It is my best tool for building trust levels, delivering helpful content and moving readers to the next step, which is joining my WordPress training membership site.

Your newsletter readers are your top tier fans, your best prospects. They like your stuff so much that they want to be pinged every time you deliver a new piece of content.

By leaving their email address, they are agreeing to receive regular communication from you. And, in turn, you are building a valuable list to use for your marketing.

One good way to get new signups is on your blog, where you already have a base of potential subscribers. When a new post comes out, entice your readers by telling them they can get more information on this topic??and additional resources??in next week’s newsletter.

Then provide a direct link (or point to the newsletter signup box at the bottom of the post). More on this in step four below.

4. Let your newsletter subscribers past the ?ªvelvet rope.’

Reward your newsletter subscribers with freebies you don’t offer to your blog’s readers. In marketing circles, they call this strategy the velvet rope. Your newsletter readers get inside access to special content.

With each podcast I publish on the blog, subscribers to my weekly newsletter, WPChatter, get exclusive access to a video that expands on the topic in that week’s show.

For example, in a recent podcast, I talked about why bloggers should consider using affiliates and some key things to think about before promoting an affiliate product or service to their readers.

In this case (the topic of affiliates), in the next newsletter issue, subscribers got a link to one of my video tutorials with an overview of a plugin that helps bloggers and site owners manage their affiliates.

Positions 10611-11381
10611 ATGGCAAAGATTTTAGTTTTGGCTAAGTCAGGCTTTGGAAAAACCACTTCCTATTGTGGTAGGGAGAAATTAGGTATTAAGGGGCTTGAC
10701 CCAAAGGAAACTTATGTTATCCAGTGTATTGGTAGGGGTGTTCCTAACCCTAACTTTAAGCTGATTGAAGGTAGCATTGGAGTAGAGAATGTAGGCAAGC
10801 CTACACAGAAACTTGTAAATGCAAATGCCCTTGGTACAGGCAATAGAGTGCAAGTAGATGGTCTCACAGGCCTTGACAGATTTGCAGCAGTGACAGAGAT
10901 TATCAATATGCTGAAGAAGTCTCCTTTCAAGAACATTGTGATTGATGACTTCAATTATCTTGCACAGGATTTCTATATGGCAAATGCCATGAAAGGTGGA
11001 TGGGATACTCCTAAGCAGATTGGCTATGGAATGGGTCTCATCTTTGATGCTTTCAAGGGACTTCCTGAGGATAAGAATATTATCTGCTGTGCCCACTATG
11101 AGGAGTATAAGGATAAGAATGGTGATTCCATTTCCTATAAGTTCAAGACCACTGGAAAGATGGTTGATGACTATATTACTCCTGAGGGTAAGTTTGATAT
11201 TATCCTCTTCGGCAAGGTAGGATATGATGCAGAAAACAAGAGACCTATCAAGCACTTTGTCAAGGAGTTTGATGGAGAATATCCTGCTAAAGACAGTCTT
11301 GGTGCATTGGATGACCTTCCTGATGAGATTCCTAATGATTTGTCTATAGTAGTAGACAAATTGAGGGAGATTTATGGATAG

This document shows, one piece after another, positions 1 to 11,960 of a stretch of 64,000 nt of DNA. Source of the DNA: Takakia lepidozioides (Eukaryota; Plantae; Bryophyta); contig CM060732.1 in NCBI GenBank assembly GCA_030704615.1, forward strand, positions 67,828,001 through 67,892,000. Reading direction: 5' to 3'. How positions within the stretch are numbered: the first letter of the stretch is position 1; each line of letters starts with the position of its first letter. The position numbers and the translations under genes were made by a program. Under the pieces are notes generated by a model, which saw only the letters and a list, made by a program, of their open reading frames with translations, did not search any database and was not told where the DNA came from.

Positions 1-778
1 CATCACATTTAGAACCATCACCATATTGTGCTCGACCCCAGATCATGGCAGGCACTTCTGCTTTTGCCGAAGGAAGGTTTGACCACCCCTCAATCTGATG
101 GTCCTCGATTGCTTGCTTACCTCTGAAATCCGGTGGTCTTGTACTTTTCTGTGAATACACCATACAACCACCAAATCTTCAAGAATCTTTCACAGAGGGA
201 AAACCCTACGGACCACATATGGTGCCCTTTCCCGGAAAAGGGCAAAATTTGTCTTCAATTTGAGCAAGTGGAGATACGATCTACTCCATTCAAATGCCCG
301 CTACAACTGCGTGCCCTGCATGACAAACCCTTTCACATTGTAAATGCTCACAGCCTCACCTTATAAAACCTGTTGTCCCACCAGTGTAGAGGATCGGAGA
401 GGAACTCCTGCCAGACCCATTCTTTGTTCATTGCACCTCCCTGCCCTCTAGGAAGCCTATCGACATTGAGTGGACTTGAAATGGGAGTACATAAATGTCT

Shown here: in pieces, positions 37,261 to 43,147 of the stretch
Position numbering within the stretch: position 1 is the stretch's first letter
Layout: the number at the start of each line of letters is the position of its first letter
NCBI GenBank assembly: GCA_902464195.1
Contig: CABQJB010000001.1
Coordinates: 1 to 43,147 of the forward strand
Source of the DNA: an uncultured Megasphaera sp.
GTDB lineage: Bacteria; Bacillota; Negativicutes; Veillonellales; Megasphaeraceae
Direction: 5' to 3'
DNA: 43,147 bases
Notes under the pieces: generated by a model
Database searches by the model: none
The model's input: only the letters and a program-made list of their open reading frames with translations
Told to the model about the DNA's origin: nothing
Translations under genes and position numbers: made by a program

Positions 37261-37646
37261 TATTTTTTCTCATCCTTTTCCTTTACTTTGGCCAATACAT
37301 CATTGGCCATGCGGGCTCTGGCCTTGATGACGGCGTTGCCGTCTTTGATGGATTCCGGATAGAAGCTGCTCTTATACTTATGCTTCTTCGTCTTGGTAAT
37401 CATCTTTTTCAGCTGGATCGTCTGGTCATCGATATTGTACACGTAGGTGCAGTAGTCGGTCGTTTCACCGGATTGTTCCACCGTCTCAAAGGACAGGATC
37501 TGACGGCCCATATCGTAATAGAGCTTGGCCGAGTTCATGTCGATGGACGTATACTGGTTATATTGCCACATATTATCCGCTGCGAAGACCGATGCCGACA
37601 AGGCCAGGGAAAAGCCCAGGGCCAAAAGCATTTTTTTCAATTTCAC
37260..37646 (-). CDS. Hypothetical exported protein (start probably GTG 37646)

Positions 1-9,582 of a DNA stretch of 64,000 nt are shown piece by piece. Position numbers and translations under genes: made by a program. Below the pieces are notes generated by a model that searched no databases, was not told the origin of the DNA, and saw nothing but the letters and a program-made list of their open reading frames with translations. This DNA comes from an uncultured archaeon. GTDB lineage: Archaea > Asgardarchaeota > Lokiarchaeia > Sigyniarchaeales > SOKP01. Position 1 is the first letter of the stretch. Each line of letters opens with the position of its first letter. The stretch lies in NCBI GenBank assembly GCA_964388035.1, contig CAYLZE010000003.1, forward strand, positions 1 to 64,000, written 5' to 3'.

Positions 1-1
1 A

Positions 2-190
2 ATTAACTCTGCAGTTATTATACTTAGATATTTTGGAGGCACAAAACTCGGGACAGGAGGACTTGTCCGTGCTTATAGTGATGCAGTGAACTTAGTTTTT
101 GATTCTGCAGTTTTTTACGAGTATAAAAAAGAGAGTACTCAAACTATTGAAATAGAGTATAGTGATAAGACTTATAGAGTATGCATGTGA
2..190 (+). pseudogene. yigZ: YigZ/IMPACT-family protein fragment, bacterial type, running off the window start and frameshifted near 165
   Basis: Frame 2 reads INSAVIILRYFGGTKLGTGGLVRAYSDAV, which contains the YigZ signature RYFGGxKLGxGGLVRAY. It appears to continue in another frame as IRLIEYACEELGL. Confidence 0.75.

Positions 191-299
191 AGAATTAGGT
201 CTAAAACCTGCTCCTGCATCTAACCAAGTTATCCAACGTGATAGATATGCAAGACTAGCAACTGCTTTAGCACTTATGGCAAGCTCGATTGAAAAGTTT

5. Cross-promote, cross-promote, cross-promote.

When you start thinking, you’ll discover many ways to leverage your blog to get additional newsletter subscribers, as well as drive traffic from your newsletter to your blog.

Consider giving people a way to sign up for your newsletter on your Facebook, Google+ and Twitter profiles. I also send tweets out from time to time to announce a new issue of my newsletter, with a teaser about the content and a link to subscribe.

In addition to social media channels, you might announce an upcoming contest or a special offer on your blog that is only open to newsletter subscribers. It works the opposite way, too. For instance, in my newsletter, I send people to my five most recent (or most popular) blog posts.

Integrated in the right way, your blog and your newsletter can work together to provide value, establish your authority as an expert in your field, and lead your readers to purchase your products and services.

And isn’t that your ultimate goal?


Comments

  1. Sheila says:

    Bob this is SO helpful. I will be sending a link to this to all my clients. It reminds me of a pre-blog piece I sent in a print newsletter about “a hundred years ago” talking about the different between print newsletter and an emailed newsletters. The times they have changed. Thank you for so clearly articulating the points. Well done.

  2. bobWP says:

    Hey Sheila thanks! Glad you found it so helpful. Sometimes you start on a post like this and think, well, this has been done before. But you are right, things keep changing and we are always tweaking our strategies. Cheers and thanks again!